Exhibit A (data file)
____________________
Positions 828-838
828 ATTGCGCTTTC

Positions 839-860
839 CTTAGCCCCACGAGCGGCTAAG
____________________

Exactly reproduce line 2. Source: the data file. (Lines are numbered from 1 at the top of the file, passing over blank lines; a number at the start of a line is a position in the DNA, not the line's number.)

828 ATTGCGCTTTC